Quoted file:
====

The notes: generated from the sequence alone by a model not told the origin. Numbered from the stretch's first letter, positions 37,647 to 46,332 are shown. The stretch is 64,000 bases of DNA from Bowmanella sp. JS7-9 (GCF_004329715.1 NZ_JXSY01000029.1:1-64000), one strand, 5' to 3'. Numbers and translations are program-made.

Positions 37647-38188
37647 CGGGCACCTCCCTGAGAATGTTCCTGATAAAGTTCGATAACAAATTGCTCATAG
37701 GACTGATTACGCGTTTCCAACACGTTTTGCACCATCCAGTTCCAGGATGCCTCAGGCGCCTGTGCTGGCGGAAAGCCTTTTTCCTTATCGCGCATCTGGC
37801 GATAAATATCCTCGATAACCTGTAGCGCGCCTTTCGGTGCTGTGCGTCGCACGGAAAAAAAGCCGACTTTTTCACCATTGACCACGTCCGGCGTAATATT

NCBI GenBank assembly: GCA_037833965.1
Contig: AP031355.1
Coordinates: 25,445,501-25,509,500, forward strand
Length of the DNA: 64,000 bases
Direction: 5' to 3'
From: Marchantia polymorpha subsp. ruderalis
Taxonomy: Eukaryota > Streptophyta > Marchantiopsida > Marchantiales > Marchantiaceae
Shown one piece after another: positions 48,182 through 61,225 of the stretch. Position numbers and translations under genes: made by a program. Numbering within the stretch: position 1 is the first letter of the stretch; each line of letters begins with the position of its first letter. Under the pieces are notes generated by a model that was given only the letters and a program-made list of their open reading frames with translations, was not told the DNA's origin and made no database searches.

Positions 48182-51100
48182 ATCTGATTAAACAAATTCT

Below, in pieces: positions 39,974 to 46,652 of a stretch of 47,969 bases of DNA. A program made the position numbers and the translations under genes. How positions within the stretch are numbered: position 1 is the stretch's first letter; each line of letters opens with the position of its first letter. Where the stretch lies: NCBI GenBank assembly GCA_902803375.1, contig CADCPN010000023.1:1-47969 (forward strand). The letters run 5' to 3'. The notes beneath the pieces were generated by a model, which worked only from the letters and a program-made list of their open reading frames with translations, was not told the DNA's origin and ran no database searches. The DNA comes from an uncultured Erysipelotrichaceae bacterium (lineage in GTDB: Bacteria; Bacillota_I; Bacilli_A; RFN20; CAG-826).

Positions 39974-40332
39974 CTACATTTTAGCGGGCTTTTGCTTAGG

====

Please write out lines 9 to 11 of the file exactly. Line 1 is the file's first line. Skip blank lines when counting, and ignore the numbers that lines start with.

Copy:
Length of the DNA: 64,000 bases
Direction: 5' to 3'
From: Marchantia polymorpha subsp. ruderalis